PRIDE OF BIRMINGHAM 2018
Linda won the 'Special Recognition' Award at
The Birmingham Mail's Pride of Birmingham Awards.
Read the full story below.
Linda Sandhar-Haynes, who survived more than 18 years of domestic abuse by her ex-partner, established 4 Steps to a Smile in 2004 to help women and children living in refuges.
In 2001 Linda visited women’s refuges in the West Midlands to find out how many children would be staying there over Christmas so that she could take presents in for them. She started collecting and fundraising and established 4 Steps To A Smile in 2004. It was granted charitable status in 2015, and last Christmas gave out more than 5,700 presents to children nominated by 90 social workers and 34 different charities across the West Midlands.
Children are asked what they would like for Christmas, and the present they ask for is written on a gift tag. Supporters are given a gift tag, buy the gift and then return it to the 4 Steps To A Smile collection centre in Walsall. The charity also provides essential items such as clothing and toiletries for vulnerable women, and offers help and advice to women living in abusive situations.
Linda, whose baby daughter died shortly after she was born, also delivers gifts to neo-natal units in the West Midlands.
“I lived through 18 years of mental and four years of physical abuse,” says mum-of-three Linda. “I ended up in a women’s refuge with just the clothes on my back.
“I remember feeling very vulnerable, and too worried to ask for shampoo or soap. When I got myself back on my feet, I went back to see if I could get anything – I didn’t have much but if I could buy everyone a chocolate bar, that would be enough.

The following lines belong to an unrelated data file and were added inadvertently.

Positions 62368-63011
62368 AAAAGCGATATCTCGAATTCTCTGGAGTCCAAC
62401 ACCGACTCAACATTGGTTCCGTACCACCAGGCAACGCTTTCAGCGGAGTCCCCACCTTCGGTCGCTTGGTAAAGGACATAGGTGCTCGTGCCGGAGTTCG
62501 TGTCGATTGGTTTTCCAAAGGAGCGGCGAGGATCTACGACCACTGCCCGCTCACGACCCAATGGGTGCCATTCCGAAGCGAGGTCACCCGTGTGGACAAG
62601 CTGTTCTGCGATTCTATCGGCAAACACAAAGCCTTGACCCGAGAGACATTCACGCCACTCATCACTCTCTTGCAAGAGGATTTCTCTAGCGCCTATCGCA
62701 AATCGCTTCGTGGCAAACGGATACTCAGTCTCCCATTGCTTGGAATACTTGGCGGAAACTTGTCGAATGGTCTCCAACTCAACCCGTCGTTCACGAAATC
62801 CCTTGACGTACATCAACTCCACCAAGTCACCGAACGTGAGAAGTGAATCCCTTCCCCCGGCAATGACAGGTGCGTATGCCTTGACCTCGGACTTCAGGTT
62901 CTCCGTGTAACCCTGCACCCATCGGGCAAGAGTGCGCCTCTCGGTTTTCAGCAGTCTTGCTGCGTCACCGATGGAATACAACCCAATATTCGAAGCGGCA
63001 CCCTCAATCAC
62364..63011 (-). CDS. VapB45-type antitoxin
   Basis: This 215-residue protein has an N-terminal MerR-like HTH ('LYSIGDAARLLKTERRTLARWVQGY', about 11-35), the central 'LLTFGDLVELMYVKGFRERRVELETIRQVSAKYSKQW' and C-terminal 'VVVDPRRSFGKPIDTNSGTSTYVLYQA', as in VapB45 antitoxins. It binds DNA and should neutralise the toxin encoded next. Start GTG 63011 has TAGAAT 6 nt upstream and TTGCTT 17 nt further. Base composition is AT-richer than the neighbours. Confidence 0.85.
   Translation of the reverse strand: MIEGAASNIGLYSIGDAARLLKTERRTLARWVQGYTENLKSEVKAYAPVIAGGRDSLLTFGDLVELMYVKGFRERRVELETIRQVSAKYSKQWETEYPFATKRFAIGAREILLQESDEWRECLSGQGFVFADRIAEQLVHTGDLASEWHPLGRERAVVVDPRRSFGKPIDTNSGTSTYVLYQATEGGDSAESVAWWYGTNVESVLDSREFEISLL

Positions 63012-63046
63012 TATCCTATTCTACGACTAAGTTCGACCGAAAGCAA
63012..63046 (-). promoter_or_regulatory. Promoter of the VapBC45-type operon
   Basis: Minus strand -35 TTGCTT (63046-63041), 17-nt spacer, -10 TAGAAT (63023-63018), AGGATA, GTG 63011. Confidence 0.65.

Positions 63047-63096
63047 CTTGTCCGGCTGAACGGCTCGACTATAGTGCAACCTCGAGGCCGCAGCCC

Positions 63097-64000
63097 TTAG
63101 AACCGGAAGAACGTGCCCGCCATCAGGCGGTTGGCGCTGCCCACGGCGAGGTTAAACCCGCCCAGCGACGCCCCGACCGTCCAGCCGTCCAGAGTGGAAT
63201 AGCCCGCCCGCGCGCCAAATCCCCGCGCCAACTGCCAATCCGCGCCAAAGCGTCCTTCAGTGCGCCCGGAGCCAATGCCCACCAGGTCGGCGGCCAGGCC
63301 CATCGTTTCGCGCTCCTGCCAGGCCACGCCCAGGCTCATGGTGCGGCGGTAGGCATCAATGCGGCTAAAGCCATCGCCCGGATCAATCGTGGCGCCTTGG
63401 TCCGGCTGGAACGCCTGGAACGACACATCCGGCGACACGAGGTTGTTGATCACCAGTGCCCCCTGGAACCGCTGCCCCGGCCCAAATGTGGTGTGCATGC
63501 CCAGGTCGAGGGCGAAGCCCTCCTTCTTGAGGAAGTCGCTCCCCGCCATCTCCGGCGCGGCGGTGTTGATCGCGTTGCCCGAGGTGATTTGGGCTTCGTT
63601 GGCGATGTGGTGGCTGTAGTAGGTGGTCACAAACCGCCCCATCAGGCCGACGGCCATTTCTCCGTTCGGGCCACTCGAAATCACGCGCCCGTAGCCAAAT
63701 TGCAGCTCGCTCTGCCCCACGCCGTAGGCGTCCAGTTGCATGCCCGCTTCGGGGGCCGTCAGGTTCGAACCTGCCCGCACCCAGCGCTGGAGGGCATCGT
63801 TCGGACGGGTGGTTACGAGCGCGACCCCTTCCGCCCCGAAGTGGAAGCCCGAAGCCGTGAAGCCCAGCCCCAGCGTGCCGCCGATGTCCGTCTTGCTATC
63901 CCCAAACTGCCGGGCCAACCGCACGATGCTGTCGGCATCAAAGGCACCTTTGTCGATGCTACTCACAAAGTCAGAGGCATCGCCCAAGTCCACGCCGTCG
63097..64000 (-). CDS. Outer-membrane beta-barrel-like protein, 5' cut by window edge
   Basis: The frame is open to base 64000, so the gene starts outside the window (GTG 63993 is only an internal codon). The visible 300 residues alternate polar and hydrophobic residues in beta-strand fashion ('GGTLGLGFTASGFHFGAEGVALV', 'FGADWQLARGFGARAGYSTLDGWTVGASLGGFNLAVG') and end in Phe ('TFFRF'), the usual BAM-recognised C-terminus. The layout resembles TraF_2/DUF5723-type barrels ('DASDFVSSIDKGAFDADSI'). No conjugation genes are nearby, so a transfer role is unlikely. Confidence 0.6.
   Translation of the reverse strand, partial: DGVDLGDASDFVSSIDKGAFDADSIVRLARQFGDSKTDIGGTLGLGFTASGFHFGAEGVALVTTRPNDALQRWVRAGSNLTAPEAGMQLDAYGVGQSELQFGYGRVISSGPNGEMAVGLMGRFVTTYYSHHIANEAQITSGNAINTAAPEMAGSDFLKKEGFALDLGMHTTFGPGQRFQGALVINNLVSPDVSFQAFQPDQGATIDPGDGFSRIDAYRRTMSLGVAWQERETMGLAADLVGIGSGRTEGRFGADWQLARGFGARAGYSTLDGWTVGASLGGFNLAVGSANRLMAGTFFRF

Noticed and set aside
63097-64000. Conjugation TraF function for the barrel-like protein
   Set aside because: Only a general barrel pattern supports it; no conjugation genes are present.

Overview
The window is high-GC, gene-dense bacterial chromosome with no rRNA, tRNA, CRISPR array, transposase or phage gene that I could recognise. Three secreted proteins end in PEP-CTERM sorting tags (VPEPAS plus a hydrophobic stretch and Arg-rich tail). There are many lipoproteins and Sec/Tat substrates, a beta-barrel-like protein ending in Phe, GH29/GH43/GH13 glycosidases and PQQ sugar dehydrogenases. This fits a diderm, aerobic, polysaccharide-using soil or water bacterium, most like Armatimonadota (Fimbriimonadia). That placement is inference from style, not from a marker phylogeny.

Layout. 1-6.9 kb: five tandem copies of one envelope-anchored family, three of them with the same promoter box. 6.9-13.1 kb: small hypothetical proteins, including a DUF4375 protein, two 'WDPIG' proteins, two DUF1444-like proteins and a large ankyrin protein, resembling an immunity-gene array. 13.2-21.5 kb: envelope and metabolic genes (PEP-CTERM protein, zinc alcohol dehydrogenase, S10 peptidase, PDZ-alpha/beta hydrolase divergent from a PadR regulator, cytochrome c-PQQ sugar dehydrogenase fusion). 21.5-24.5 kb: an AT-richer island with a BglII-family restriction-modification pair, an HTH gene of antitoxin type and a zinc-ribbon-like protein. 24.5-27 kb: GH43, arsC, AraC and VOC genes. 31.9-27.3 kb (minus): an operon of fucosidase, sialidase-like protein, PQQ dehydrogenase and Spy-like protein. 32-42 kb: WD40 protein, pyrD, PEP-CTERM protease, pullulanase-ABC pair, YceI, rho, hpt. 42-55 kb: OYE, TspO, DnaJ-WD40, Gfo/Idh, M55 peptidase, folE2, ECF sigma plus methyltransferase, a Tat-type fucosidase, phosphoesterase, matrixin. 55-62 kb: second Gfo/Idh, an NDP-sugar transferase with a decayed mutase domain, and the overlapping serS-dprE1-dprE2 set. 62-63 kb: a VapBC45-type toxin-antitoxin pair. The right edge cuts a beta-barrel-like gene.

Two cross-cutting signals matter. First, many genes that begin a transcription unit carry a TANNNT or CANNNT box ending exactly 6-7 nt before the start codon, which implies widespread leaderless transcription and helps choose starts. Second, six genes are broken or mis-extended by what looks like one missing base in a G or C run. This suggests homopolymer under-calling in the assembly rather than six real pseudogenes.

“One year I turned up and they told me the lady who usually buys the Christmas presents for the children had had a heart attack, and asked me if I would be up for filling in. I’m always up for a challenge so I said ‘Yes’. It snowballed from there.”
Over the last 14 years, 4 Steps to a Smile has helped more than 30,000 children and parents.
“I try to think of things that I would have wanted when I was in a refuge,” says Linda.
“When people make donations, whether it’s clothes, toiletries or money, they know that their donation is going straight to someone in need.
“Once, we got a call from a social worker about a lady who was two weeks away from having a baby, but didn’t have a thing because she had just left an abusive partner.
“We put a message out on social media and within a few days we had a pram, a steriliser, a pushchair, and a pile of new baby clothes.
Now Linda, from Willenhall, has plans to open a drop-in centre for abuse victims in Walsall, and dreams of one day running her own women’s refuge.
“We say that we turn tears of sadness into tears of joy,” she says.
“Children in care of refuge can feel forgotten, so to get a Christmas present, a birthday present or an Easter egg can show them that someone out there cares, and that the world has good in it, too.
“It gives them faith in humanity and shows them, after they have been through so much, that not everybody is the same.”
If only there were more people in the world like Linda!